Key milestones

“It’s more of an honest relationship”

Lincoln practice owner, Martin Smith, explains what led his practice to switch to entirely private services in the summer of 2021

optometrist and patient sight test

1 When I took over the practice 18 years ago, virtually every test was a General Ophthalmic Services (GOS) test.

We bought our optical coherence tomography (OCT) machine 13 years ago, and that started us on the journey of shifting to paid clinical services.

It was a bit odd at first. The thing about that transition period is, you essentially start selling people clinical services, which I didn't particularly like. People were coming in for a free test, and we were trying to sell them an extra service.

Now we’re private, they come for a sight test, it is a set fee, and we do everything we can in that time or book them for another appointment if needed. That’s a lot simpler than saying to people, ‘do you want an OCT for £35?’ We were quite early adopters of that, so we've made it through that slightly awkward period, and I feel we’ve come out the other side.

Because we’d been building up the clinical side of the business for a while, over the first COVID-19 lockdown we decided to implement a subscription scheme through Eyeplan. Patients on the scheme get lower prices on their spectacles, but obviously they’re paying more in clinical fees already. So, we’d already partially made the shift.

2 The decision to go entirely private was made in early spring 2021, a few months before we actually did it.

I’d been thinking about it for ages. I never liked the position that GOS puts us in as practitioners. I don't like being essentially obliged to make up losses on sight tests by selling spectacles. It never sat very well with me.

The thing that kicked me into going private, finally, was that two of the other practitioners in Lincoln also made the same decision. We’re friends, so I knew they were doing it, and we had discussed it previously. We all went private within a few months of each other.

We also started a dry eye clinic about the same time, and that has been incredibly successful.

3 I gave notice to NHS England in July last year, and then notified our patients and explained that we were going private.

We then added the £21 pounds on to the current fee for our advanced sight test and stopped offering a basic NHS sight test, which I never thought we should be offering anyway. The vast majority of our patients didn’t have a free NHS sight test, so they were already used to paying us.

Each pair of spectacles will make slightly less profit, but we’re putting that on clinical services, which is where it should have always been in the first place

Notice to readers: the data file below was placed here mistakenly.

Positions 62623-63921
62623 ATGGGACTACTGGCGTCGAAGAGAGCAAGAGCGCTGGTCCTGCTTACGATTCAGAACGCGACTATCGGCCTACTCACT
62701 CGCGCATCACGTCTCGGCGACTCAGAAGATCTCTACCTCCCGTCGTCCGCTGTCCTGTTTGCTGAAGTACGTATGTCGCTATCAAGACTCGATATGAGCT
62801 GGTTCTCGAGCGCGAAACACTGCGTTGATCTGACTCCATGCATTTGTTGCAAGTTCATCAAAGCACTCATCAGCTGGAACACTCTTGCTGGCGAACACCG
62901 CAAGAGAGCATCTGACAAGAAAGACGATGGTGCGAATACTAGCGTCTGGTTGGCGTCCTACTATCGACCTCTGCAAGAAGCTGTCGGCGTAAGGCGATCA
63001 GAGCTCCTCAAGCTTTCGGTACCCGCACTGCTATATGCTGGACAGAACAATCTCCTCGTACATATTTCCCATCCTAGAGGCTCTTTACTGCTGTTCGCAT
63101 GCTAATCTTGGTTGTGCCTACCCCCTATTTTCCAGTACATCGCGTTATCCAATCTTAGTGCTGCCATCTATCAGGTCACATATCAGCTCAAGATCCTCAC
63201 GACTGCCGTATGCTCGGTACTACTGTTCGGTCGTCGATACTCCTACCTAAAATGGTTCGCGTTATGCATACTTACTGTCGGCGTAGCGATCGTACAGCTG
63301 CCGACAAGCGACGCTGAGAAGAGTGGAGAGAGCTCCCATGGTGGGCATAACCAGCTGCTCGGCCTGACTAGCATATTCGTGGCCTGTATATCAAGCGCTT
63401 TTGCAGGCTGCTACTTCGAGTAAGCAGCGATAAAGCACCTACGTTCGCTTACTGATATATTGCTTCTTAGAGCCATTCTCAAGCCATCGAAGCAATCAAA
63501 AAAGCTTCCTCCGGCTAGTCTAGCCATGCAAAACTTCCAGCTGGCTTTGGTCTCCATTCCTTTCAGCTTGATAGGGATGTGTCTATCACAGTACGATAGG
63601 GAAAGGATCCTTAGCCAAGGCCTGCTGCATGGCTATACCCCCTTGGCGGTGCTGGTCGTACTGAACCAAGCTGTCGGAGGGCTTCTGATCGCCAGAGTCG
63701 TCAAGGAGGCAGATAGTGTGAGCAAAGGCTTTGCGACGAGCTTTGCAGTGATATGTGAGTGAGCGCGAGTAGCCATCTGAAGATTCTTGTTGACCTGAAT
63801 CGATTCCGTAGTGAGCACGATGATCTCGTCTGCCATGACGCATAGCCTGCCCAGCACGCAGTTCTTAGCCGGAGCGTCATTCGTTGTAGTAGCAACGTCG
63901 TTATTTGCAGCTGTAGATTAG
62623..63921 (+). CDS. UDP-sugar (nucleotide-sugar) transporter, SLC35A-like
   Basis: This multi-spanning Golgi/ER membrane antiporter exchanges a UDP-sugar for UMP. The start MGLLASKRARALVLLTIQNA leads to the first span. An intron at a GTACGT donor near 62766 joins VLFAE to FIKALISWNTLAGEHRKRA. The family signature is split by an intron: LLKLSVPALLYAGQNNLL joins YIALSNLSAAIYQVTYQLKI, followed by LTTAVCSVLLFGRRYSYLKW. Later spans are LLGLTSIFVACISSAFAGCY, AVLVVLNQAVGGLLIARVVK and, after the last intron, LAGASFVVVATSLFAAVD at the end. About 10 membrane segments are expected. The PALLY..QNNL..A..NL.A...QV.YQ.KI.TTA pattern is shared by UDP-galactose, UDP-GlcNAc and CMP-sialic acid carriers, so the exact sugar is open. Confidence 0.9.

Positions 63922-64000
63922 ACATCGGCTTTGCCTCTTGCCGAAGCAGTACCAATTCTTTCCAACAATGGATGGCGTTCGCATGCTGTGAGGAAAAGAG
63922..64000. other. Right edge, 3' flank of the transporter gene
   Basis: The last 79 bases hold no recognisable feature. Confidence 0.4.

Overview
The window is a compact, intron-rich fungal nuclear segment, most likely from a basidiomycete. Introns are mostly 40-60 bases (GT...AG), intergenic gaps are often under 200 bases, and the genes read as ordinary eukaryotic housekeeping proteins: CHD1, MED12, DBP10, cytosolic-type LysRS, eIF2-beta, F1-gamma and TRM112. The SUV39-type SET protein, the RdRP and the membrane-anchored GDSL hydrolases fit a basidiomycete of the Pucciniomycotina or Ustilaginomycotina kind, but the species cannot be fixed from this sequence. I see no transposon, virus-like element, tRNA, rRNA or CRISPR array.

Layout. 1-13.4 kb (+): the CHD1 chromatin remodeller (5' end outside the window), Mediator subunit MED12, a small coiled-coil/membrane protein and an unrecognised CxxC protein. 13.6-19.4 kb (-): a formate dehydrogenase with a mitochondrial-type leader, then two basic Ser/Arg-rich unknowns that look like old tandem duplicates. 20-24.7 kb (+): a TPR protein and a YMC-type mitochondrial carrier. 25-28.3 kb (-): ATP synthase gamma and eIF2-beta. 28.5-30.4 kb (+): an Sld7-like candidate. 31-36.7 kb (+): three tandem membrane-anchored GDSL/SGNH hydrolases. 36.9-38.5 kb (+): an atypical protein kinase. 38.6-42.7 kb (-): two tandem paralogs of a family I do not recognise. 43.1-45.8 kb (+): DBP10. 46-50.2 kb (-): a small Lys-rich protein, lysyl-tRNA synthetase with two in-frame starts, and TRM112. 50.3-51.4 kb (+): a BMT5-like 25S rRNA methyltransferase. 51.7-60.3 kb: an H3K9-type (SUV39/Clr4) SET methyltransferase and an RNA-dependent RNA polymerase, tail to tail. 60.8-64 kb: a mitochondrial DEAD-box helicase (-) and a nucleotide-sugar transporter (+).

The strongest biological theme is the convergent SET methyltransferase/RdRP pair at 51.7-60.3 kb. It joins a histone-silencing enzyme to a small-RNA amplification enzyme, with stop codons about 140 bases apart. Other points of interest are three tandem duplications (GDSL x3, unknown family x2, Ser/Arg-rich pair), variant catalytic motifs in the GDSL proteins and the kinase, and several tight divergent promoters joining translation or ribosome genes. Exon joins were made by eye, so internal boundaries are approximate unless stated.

My profit margins are the same as they were pre-COVID-19 – all we’ve done is shift some of the money from spectacle sales onto clinical services. Each pair of spectacles will make slightly less profit, but we’re putting that on clinical services, which is where it should have always been in the first place. I have nothing against selling spectacles: I love spectacles, I love nice lenses and frames, but I would rather people knew what they were paying for.

4 We lost very few patients and actually gained quite a few, some of whom have said that they specifically came to us because we are now private.

There’s a degree of perception with some people that being private is more of a guarantee of quality. Or, maybe they realise that there isn’t quite so much pressure on us to sell them spectacles anymore. It’s more of an honest relationship.

There’s also a definite shift in the patient-practitioner relationship, which is noticeable. People look at the relationship slightly differently than they did before, and I feel there’s more mutual respect. They’re choosing to pay and see a private practitioner because they value our services. The patient base we’ve got now is a lot easier to deal with. Obviously, I make more money if we sell them specs, but it’s the cherry on the top. I haven’t lost a load of money if they walk out of the door.

We get a lot more people coming up to us for clinical services now. There have been no negatives whatsoever.

5 We still have to jump through some hoops, because we still have an NHS clinical contract.

It’s a fee I'm quite happy to work for; it’s one of the better paid schemes in the country. So, we still have to do a bit of NHS admin. But the drop in paperwork has been fantastic – not having to process forms and chase them.

6 The expectations of optometrists go up as the fees go down, and this probably wasn’t quite as clear to me until I stepped out of it and looked back at the GOS system from the outside.

It’s a perspective that was there before, but has certainly increased since I swapped to an entirely private service.

You get people saying that not offering NHS services is unethical. But actually, I feel it’s worse to offer people a service that you know you are making a loss on, and then have to recoup that loss somewhere – potentially from selling that patient spectacles.

It’s not our duty as practitioners to make up for the fact that the government doesn't pay us adequately


It’s not our duty as practitioners to make up for the fact that the government doesn’t pay us adequately, in order that people who can’t afford the full fee have access to services. It’s not our moral duty to offer services that other people are paying for, because the government won’t fund us. I think continuing to accept the GOS contract is actually more morally compromising than saying, ‘enough is enough. We’re not doing this anymore.’ I think that’s a much more honest thing to do.

There will be people who disagree and think that we should offer NHS services so that people who can’t afford the fee get access to services. There’s an argument there, but the argument is not that we should be making our other patients pay for them. It’s that the government should be actually funding the service appropriately.